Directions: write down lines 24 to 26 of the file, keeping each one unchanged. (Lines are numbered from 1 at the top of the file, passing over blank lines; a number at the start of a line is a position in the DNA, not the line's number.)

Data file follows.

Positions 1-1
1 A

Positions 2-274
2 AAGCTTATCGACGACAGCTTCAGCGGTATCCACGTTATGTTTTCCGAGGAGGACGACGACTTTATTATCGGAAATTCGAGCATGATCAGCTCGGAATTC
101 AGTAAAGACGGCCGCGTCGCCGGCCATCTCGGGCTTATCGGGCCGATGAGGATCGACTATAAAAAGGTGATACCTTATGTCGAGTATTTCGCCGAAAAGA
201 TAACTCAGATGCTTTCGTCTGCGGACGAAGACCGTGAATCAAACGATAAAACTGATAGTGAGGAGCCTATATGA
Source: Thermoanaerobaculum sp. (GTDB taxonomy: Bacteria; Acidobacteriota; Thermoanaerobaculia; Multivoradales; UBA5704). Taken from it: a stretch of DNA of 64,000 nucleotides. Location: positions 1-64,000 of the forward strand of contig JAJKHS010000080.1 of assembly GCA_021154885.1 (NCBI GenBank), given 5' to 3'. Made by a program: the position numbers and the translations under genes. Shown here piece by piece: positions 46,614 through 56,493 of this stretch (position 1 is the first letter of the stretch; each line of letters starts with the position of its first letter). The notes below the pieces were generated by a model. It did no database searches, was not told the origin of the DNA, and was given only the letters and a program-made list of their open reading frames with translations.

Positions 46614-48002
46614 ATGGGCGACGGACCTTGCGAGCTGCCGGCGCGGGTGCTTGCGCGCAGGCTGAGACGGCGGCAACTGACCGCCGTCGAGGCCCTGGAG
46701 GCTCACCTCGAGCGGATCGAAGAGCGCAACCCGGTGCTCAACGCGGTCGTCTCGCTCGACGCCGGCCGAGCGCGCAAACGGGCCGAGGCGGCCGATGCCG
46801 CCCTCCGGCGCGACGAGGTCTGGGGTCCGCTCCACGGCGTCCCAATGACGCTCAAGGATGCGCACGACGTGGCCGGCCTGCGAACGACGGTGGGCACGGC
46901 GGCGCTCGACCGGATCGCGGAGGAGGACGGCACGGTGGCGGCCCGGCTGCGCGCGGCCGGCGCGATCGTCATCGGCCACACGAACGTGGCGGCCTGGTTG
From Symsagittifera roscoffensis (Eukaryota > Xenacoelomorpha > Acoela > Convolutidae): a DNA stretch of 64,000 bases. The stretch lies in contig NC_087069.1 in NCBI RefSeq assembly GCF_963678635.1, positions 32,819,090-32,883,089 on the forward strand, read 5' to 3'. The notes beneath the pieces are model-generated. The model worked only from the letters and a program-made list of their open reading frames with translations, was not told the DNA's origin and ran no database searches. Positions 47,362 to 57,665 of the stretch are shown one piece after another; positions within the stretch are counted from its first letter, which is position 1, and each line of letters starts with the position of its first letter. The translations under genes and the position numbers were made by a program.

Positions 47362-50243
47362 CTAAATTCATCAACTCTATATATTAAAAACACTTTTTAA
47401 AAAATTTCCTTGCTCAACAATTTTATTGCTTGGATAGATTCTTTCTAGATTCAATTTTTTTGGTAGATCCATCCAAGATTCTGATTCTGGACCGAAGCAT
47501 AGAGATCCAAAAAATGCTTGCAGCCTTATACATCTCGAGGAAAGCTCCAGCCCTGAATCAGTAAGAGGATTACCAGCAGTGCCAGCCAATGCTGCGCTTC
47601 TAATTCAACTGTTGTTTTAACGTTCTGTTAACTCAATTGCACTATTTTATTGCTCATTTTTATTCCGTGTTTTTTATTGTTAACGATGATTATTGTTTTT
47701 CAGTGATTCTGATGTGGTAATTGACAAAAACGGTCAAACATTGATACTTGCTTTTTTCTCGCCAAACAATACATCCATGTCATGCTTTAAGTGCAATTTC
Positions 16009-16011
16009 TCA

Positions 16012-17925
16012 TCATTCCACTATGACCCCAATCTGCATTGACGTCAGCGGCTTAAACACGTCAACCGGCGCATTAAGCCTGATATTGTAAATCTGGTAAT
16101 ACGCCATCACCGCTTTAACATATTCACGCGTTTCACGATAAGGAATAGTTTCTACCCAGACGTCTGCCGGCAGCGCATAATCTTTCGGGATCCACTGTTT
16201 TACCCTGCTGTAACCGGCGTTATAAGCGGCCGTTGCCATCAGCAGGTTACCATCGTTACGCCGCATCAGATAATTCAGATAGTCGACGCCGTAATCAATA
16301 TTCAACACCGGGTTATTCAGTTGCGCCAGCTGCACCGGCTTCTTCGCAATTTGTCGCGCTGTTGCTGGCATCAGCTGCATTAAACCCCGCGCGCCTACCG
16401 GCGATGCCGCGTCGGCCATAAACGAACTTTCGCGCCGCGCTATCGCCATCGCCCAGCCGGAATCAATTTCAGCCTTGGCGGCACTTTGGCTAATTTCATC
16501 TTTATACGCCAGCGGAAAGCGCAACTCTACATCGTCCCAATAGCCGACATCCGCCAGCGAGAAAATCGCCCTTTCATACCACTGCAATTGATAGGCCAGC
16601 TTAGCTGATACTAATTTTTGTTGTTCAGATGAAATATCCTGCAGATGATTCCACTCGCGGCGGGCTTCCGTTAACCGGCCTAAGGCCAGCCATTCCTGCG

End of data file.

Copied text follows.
16101 ACGCCATCACCGCTTTAACATATTCACGCGTTTCACGATAAGGAATAGTTTCTACCCAGACGTCTGCCGGCAGCGCATAATCTTTCGGGATCCACTGTTT
16201 TACCCTGCTGTAACCGGCGTTATAAGCGGCCGTTGCCATCAGCAGGTTACCATCGTTACGCCGCATCAGATAATTCAGATAGTCGACGCCGTAATCAATA
16301 TTCAACACCGGGTTATTCAGTTGCGCCAGCTGCACCGGCTTCTTCGCAATTTGTCGCGCTGTTGCTGGCATCAGCTGCATTAAACCCCGCGCGCCTACCG